Tiny-house Dragons: Outer symbol, inner meaning. Wallpaper and existenstial anguish.

This is a reblog form https://owldwell.com/ a wordpress blog by Tone W.
Melbye. Her wrintings are musings about the choice she made to live in a tiny-house, called “La chouette” which is French for owl but not only as its also an exlamation that precedes a happy event “Chouette, we go to the beach !!” I’ll stop explaining and leave you to discover her writings first her introduction than the integral posting.
The Dragons and the tiny house.
The old and lovely tradition of gilt leather as wall coating is not usually associated with tiny houses. Indeed, there is a strong link between the tiny house movement and a certain purism of simple living. Also, there is a link between size and power in western agricultural society, making anything that might signal wealth tied inseparably to large things and buildings. Regardless of all that’s usual, I have known all along that I wanted gilt leather on my living room wall. It embodies a durability, an integrity, a delicate toughness and a pride in craft that I wish to include in my house.
After much consideration I chose two dragons. I needed panels that would give meaning to the room and not compete with it. This pattern gives me something new to look at every day, as it changes constantly with the different lights through my stained-glass window. There is also much company in my two dragons and they are very good at discerning visitors, recognizing at once those who know how to appreciate the subtle beauty of the world and make sure to capture their glance.
Everything in my house is chosen for its ability to affect all the senses, leaving nothing empty, nothing unconnected. In my time living and traveling with my house, I have found that all these things come together to form a unity,a living, breathing thing that has a life of its own. And my dragons are a vital part of this unity.
A house, as a person, as any living thing, must change if they are to live. But when you know what your center is, you need not fear threats to the borders. Knowing that I have my dragons as part of the center of my house makes the external threats and changes of travel easier to handle and lends the house a graceful calm when the wind and the road gets hard.

The posting as on Tinyowl:

For the wallpaper in my living room area I have chosen hand embossed gilt leather. It looks like this.

Dragon 1

Yes, the panels have a dragon on them, yes the dragon has tits.  I have two panels, and the dragons are named Sharon and Maude.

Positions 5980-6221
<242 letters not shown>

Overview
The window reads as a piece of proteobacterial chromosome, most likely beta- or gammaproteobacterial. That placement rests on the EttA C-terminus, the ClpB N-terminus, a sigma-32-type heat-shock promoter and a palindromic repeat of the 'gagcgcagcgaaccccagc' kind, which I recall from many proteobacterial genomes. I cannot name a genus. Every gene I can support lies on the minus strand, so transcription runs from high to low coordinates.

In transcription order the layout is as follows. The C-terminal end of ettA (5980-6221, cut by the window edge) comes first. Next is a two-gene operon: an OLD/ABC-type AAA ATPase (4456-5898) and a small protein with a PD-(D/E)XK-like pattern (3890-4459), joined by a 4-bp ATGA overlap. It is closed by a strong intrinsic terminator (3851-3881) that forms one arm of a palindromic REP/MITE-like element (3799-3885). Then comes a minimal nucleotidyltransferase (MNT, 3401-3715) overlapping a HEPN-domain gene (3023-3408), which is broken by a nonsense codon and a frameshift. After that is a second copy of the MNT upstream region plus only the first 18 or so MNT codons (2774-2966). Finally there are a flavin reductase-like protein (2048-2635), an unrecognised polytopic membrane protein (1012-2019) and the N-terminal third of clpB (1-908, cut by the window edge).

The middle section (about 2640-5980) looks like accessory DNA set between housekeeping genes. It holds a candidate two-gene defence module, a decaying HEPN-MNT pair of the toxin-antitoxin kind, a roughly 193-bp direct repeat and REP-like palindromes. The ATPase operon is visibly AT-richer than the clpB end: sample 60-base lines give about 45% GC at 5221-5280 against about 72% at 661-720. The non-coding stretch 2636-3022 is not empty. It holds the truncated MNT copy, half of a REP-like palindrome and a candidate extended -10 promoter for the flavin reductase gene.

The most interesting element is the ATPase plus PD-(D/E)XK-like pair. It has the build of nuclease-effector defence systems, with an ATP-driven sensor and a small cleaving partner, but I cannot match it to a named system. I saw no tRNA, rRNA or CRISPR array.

This, I know, is not a usual choise for a ‘tiny’ house, or indeed for any house. A feature this flamboyant is nowadays mainly used by banks, fancy restaurants and other places that wish to seem to embody power, using things to signify status rather than having the thing itself for itself.

I think tactile visuality is important, or ‘having something nice to look at’. But not only in the two-dimensional sense, but in terms of how the light falls and reflects off a surface. For instance, things seen on a screen will never be anything other than looking at a screen no matter what that screen shows. It will be frozen in distance, tactility and lacking in the things not quite seen, but that reflects shadows in the corner of your eye. All these aspects are important for what we think and how, for how we feel and what sides of ourselves we nurture. But there is a difference between surrounding yourself with beauty and using representations of beauty to cover up overall surroundings that can and should be changed, like the colourful posters covering the wasteland in Terry Gilliams increasingly realistic and brilliant movie Brazil.

brazil
Giddyup, Rocinante

Consumerism makes it appear as if anyone can have access to things only dreamt of before, but all you get access to is the symbol of that thing, a pale replica. Consumerism is a direct threat to all things beautiful as it denies anything to have a value in itself, only as a quick fix to feel better or as an instaworthy shot of status. I mean to have this wallpaper for decades, centuries if someone else takes over. It’s something I’m committing to, something I’ll care for.

And I don’t want my wallpaper to cover a wall that is something else. I want the things surrounding me to have as much integrity as possible. The wall is there for the gilt leather, not the other way around. These pieces have to them a touch, scent and visual quality that is filled with itself and does not represent anything else, cannot be confused for anything else. It is not merely a picture of a dragon, it is its own thing. Also, it’s absurdly beautiful. Also, it’s somewhat absurd. I mean, who does this sort of thing? No one. So I will.  I’m not denying the side of me that grew up with Huysmans and longed for ‘The willed exile of the Introverted Decadent’.

Thanks you for these words Tone I wish you well wandering along the rivers, over the hills, enjoying panoramas, decending into the green valleys, visiting towns, seeing friends. Musing & Writing.

Fred

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